The Audubon Corkscrew Swamp Sanctuary, named for the tortuous Corkscrew River, is a gem of preserved flora and fauna in Southwest Florida. A small portion of the 13,000 acre preserve is available to the public on a 2.25 mile boardwalk loop that samples the 4 distinct habitats of the region which are defined by their elevation and relative wetness as the Pine Flatwood, Wet Prairie, Pond Cypress Swamp, and Bald Cypress Swamp. Only a couple feet elevation causes this remarkable and observable change in habitat as one progresses around the boardwalk. Immediately upon leaving the Blair Center and its exhibits you encounter the Pine Flatwood region. This relative uplands contains Slash Pine and Sabal Palm is usually a great sight for seeing and hearing woodpeckers including the ubiquitious Red-bellied and impressive Pileated.
The boardwalk then passes over the expansive Wet Prairie covered with Sand Cordgrass. The open sky here gives you a good chance to see soaring hawks, vultures, and Swallowtail Kites before entering the denser forest. There is usually a Common Yellowthroat lurking in the brush.
One then enters the pond cypress stand. These are the smaller cypress with lighter gray bark with many over 100 years in age. They apparently like drier feet than their larger cousin further down the boardwalk. In winter and early spring before they leaf out you can peer into the stand, often seeing a Yellow-bellied Sapsucker drumming away. If you’re lucky a feeding mixed flock will pass through, composed of Blue-gray Gnatcatcher, Northern Parula, Black-and-white, Pine, and Palm Warbler, and White-eyed Vireo.
The majestic bald cypresses are one of the main attractions of the preserve, with many of the larger having specific names; examples include Muir, Roosevelt, and Asteenahoofa, which is Seminole for big cypress. This is the largest remaining tract of these trees in the world, with the largest being 500-600 years old. When the boardwalk enters this region you immediately sense the change with the damp smell, darker forest with the tall cypress, often girdled by Strangler Figs, and understudy of countless ferns, air plants, lichen, and Spanish Moss taking center stage. You may even get a glimpse of a Ghost Orchid. Photographers, crank up your ISO and open your f-stop–its a low-light habitat. The trail winds by the Lettuce Lakes where the wading birds congregate, especially in the dry winter season, just as the big game seek the watering holes in the Serengeti. In addition to the regular Florida waders look for the less common Purple Gallinule, Limpkin, and American Bittern. There’s usually also a large gator lurking nearby.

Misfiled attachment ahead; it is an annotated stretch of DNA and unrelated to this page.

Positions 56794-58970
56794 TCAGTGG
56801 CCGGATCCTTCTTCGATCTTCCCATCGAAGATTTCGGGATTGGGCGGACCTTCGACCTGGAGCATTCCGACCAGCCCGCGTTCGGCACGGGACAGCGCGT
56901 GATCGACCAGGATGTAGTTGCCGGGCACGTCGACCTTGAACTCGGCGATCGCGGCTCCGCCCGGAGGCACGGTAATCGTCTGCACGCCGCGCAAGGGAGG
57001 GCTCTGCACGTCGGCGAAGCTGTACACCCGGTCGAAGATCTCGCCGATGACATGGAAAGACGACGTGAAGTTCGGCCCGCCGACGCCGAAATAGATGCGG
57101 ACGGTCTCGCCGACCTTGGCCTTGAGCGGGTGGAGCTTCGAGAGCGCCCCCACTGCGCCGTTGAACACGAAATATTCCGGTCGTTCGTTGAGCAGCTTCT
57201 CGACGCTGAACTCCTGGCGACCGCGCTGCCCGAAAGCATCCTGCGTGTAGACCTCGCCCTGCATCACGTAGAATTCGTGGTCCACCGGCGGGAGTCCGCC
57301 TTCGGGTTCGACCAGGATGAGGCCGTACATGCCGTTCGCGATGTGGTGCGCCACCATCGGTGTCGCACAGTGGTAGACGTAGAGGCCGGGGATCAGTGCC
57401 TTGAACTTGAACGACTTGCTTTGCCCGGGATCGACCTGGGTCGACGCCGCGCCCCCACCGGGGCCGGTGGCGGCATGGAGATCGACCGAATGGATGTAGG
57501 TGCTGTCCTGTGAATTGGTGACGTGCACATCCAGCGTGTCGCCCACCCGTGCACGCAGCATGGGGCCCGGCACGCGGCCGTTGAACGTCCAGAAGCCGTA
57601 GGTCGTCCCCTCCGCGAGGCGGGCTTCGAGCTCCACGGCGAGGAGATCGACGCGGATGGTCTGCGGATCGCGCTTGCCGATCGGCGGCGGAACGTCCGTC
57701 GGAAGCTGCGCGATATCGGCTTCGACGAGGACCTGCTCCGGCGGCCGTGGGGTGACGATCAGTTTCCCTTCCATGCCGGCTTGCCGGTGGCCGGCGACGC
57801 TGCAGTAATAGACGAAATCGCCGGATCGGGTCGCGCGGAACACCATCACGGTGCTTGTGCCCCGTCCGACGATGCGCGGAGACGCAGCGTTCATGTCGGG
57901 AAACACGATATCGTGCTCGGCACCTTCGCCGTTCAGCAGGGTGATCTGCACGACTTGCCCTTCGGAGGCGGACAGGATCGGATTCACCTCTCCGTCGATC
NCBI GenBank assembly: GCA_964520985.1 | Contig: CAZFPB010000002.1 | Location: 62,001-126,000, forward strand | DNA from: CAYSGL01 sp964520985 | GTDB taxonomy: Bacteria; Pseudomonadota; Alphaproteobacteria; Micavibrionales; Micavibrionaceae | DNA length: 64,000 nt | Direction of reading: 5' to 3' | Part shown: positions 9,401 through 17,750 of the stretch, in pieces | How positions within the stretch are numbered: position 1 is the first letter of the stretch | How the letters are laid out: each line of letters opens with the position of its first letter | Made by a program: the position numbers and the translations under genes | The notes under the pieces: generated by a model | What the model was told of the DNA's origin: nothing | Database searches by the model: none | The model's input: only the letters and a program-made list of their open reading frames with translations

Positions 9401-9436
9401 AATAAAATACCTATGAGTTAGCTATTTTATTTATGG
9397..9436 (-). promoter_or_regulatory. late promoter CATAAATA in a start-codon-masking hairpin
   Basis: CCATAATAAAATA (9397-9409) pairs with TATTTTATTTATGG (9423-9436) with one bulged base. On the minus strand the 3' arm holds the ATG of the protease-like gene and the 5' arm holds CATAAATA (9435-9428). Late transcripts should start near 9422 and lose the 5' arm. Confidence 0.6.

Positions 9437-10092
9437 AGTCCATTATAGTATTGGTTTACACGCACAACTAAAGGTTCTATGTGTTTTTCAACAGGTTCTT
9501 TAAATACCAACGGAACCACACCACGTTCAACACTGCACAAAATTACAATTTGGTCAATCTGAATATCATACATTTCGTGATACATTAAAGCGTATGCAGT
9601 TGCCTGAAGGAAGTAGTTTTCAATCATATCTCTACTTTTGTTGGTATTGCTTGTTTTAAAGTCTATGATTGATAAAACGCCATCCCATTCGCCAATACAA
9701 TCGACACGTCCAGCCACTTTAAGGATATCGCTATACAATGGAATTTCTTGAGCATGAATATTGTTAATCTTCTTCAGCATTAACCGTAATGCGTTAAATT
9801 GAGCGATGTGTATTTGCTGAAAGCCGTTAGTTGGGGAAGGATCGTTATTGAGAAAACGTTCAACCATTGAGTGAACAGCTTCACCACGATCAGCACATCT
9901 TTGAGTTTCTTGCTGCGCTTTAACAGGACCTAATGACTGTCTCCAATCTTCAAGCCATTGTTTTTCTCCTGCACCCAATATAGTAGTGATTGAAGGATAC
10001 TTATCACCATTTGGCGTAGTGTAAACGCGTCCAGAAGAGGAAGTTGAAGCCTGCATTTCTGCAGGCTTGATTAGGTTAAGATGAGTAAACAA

The Wood Stork is one of the success stories of Florida habitat restoration and the only stork that nest in the US. This gauky, awkward, large wader was recently taken off the endangered species list, and is now listed as merely threatened. Corkscrew usually supports a large breeding rookery, depending on water levels, but none were known to breed there in 2015. It also breeds in Georgia and the Carolinas.
The parade of people around the boardwalk is an interesting mix of walkers. It ranges from young families pushing an infant stroller (with no binoculars or camera in sight) to the hardcore birder, also pushing a carriage but loaded with the latest, heavy and expensive birding gear. There are the elderly, just out for a stroll through the beautiful forest, people in wheelchairs, and the birders of all stripes, from novice to expert. Many are Floridians making a return trip and others clearly are first time visitors from the north, drawn by Corkscrew’s reputation as a birder’s mecca. I’ve found people there anxious to share a siting or request a second opinion for a difficult ID. And if we’re all stumped there is a generous number of volunteer guides scattered along the boardwalk, many with scopes already trained upon nesting hawks, owls, and kites.
One day I was at the sanctuary with a non-birder friend and we became separated along the boardwalk. When I looked up she came running back to the group, excited to relate that she had found a beautiful rarity while birding next to an knowledgeable Englishman. He told her, with cockney accent, that the colorful bird was a “Pine Tit Bunting”. For 30 seconds I started furiously checking out the bunting section of our guidebooks, looking for that bird I’d never previously heard of, before it dawned on me that the American translation of this bird was “Painted Bunting”. So much for the rarity, but we still had a long good-natured laugh, and it is a great bird, especially for someone seeing it for the first time.
I add to my Corkscrew life list almost every time I visit and it now stands at 73, growing at almost every visit. The site has become one of my favorite birding destinations in Southwest Florida.